This post discusses a O(n) algorithm that construct a *balanced* binary search tree (BST) from a sorted list. For instance, consider that we are given a sorted list: `[1,2,3,4,5,6,7]`

. We have to construct a balanced BST as follows.

4 | 2 6 | | 1 3 5 7

To do so, we use the following definition of `Tree`

, described in Scala By Example book.

```
abstract class IntSet
case object Empty extends IntSet
case class NonEmpty(elem: Int, left: IntSet, right: IntSet) extends IntSet
```

One straight-forward approach would be to repeatedly perform binary search on the given list to find the median of the list, and then, to construct a balanced BST recursively. Complexity of such approach is O(nlogn), where n is the number of elements in the given list.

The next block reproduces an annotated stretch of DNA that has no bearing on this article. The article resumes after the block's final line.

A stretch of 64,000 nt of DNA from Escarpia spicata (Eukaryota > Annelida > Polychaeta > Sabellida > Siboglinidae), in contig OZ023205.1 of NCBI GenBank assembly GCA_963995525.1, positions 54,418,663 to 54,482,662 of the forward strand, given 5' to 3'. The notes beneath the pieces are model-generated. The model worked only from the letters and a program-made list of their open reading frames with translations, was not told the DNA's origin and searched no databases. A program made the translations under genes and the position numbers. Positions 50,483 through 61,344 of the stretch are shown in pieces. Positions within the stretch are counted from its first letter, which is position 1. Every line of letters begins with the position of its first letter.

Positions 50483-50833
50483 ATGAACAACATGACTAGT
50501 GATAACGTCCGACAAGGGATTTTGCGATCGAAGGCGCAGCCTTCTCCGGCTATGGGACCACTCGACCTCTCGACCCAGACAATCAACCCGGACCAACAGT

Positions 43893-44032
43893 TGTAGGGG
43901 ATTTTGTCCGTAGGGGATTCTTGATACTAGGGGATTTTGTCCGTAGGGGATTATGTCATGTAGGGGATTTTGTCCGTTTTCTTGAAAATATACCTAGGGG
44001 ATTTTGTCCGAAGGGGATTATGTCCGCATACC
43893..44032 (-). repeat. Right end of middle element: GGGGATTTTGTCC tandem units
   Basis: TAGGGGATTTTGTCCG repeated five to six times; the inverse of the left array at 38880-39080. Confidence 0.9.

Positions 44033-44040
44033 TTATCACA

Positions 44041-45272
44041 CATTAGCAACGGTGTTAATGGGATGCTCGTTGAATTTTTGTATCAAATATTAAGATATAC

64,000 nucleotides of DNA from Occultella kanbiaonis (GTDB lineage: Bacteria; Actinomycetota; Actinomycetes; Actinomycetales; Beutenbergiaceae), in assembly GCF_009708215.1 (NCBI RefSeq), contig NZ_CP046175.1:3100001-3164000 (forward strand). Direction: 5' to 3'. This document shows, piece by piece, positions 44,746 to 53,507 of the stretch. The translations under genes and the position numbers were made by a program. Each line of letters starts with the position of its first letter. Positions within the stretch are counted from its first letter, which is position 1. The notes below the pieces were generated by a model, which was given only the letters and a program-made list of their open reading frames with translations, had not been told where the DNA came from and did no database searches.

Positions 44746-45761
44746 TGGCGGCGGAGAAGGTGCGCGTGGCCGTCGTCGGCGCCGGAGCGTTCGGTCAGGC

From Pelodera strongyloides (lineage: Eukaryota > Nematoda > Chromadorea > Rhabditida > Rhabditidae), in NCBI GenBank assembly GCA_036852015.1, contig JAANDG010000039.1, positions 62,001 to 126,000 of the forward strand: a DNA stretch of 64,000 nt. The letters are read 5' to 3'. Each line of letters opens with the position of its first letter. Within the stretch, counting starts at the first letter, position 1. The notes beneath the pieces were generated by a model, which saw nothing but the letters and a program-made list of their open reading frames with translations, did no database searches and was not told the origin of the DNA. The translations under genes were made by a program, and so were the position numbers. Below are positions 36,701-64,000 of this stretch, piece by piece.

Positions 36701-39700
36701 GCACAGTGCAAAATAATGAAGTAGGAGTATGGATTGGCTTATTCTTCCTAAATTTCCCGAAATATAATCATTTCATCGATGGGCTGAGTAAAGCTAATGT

A better algorithm constructs balanced BST while iterating the list *only once*. It begins with the leaf nodes and construct the tree in a bottom-up manner. As such, it avoids repeated binary searches and achieves better runtime complexity (i.e., O(n), where n is the total number of elements in the given list). Following Scala code outlines this algorithm, which effectively converts a list `ls`

to an `IntSet`

, a balanced BST:

def toTree(ls: List[Int]): IntSet = { | |

def toTreeAux(ls: List[Int], n: Int): (List[Int], IntSet) = { | |

if (n <= 0) | |

(ls, Empty) | |

else { | |

val (lls, lt) = toTreeAux(ls, n / 2) // construct left sub-tree | |

val x :: xs = lls // extract root node | |

val (xr, rt) = toTreeAux(xs, n - n / 2 - 1) // construct right sub-tree | |

(xr, IntSet(x, lt, rt)) // construct tree | |

} | |

} | |

val (ls_1, tree) = toTreeAux(ls, List.length(ls)) | |

tree | |

} |

Any comment or query regarding this post is highly appreciated. Thanks.